Guest Blogger Jose Patino writes of important realisations on a trip to the north…
I’d come back to Spain to spend some time rediscovering the country I’d come to love as a nineteen year old. I wanted to find her as an old flame that had not changed, but became jilted as it was not the same country that I had left. I went north to visit a friend who was studying in Bilbao hoping to discover something new.
I walked along the Nervion River and took a ride up an outdoor elevator (only in Spain!) through the expansive Parque Extebarria with its amazing vistas of the city that sits in the valley of emerald hills. I walked into a lazy café outside of the Basilica de Nuestra Senora de Begona, and this is what I wrote:
Here it lays, the Spain that I’ve been looking for since I left so long ago. It is a place equally exotic and comfortable. The Basque country was always some place alien and foreboding. The preconceptions of Basque separatism cast a cloud over this place, making it seem less inviting than Andalucia or Madrid; places that I’ve known and have embodied essential Spain. This place lies hidden like a glen in the middle of a forest.
It feels different than the Spain that I am familiar with. It is clear that this place remained hidden from the Moors and all of the other modern day invaders of Spain. The great catalyst of the changing face of Spain has again run against the mountains and washed back like waves against a bluff.
My friend Karina is in a rush to go back to America and begin the rat race again. She loves it here, and she knows that she can come back, but I didn’t have the heart to tell her… you can never come back. This thing that she’s found here is not a place that can be easily found again; to be reached by plane, train, or bus.
This is a moment. A moment in life that once left may never be had again. Unlike a place, moments can never be returned to.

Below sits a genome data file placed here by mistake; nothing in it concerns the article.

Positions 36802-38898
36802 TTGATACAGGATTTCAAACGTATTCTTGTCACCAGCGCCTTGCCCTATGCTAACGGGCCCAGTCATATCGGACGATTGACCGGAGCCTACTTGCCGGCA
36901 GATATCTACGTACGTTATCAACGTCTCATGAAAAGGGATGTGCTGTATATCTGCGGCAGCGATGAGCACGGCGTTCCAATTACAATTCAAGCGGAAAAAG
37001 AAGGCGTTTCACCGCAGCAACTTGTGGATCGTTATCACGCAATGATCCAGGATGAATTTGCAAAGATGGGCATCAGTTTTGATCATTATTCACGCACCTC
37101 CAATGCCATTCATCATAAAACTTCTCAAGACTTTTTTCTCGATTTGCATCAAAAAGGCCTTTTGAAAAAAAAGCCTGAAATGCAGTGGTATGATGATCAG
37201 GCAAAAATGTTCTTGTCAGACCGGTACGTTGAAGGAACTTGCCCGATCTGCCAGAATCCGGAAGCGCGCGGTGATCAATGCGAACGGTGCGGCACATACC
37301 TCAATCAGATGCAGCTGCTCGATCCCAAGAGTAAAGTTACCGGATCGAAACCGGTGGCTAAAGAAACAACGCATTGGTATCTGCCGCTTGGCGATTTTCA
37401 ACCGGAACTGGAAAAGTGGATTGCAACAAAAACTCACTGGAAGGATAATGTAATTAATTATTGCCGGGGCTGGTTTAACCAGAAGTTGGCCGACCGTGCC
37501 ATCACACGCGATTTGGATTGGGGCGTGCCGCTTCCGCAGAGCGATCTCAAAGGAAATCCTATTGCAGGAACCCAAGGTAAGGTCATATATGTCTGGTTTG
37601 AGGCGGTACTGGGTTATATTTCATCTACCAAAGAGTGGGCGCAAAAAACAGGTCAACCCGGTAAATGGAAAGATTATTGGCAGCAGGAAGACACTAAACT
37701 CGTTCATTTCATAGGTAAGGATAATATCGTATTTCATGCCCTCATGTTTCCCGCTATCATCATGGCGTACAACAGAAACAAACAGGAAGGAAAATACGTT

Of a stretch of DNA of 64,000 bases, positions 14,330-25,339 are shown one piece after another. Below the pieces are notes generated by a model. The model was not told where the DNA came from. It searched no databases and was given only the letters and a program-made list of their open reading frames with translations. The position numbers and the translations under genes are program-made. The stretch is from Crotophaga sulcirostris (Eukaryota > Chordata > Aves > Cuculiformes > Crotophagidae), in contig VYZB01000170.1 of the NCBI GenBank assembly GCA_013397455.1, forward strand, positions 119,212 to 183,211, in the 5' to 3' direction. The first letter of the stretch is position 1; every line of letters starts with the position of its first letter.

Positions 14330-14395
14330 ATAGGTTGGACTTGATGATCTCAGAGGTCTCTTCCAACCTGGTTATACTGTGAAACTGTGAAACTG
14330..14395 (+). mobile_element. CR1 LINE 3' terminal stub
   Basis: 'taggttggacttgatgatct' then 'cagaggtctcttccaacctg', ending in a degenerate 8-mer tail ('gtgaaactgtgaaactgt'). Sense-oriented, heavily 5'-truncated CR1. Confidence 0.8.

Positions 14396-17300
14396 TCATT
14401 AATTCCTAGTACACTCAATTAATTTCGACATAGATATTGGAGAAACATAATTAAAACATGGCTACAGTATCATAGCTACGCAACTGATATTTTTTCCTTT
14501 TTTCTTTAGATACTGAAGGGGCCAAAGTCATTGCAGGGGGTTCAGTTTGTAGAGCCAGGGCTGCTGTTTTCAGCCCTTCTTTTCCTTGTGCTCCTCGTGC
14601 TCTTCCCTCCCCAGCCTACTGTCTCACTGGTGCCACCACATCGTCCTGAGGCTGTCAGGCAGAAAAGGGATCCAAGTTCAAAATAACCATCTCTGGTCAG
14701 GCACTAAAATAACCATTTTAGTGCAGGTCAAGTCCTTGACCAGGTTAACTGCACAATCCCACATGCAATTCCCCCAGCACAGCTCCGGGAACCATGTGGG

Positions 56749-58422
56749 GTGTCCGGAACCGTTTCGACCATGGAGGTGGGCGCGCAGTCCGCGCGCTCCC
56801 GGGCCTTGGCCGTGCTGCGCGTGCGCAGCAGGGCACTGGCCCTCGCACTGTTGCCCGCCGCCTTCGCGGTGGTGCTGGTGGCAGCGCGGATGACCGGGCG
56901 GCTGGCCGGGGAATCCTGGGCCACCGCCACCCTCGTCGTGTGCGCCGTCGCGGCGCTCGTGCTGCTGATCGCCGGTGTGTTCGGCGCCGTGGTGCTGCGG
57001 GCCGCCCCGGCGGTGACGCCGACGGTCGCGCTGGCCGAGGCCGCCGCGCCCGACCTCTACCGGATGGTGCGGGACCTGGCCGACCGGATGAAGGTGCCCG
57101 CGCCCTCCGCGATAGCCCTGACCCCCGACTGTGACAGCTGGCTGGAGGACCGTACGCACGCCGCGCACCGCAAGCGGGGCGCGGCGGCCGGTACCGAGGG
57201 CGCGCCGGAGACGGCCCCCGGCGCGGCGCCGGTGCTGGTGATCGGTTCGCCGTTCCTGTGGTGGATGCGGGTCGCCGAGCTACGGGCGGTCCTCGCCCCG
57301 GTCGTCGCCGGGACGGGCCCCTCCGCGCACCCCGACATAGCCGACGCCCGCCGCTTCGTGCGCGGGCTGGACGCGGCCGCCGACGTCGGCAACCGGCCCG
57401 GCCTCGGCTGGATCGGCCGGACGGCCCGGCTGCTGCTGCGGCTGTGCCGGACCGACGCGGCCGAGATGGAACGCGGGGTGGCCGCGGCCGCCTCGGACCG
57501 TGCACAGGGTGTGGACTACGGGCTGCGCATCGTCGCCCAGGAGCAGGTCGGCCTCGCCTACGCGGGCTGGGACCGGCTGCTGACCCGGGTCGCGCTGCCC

I’ve spent the last eight years trying to reconnect with mine, and I thought that this was my opportunity. I rented a room in Madrid wishing and hoping for it again, but as I walked the streets, I began to feel something at the corner of recognizance. I didn’t realize it until I arrived here in Bilbao.
Spain has opened to the great immigration of our time. It is no longer the isolated peninsula whose modest economy and society kept the hordes at bay on its beaches. It is now a pluralistic society seemingly displeased with the fact that it has become so.
There is no magic or singularity in it which, I realize now, was what distinguished it in the first place. It was so different from my American society, but now with its new found European prosperity; its problems are now similar: poverty, immigration, housing, finance, obesity, decline of education, and loss of traditional values.
I used to think that the Basques were being stubborn and selfish by ardently refusing to centralize, but after only one day cut off from Madrid, I realize what they have been fighting for; what they are fighting against.
The fight is to remain free, yes, but more importantly it is the fight to remain singular, special and unique as they always have been. The fight to protect their identity and their culture may be in vain. They have built their country behind the mountains and from places like this, the reconquista began.
Hopefully their mountains are still strong enough to ward off the tsunami of globalization and help maintain their singularity. Moments like these are vital, and if missed, they can never be had again.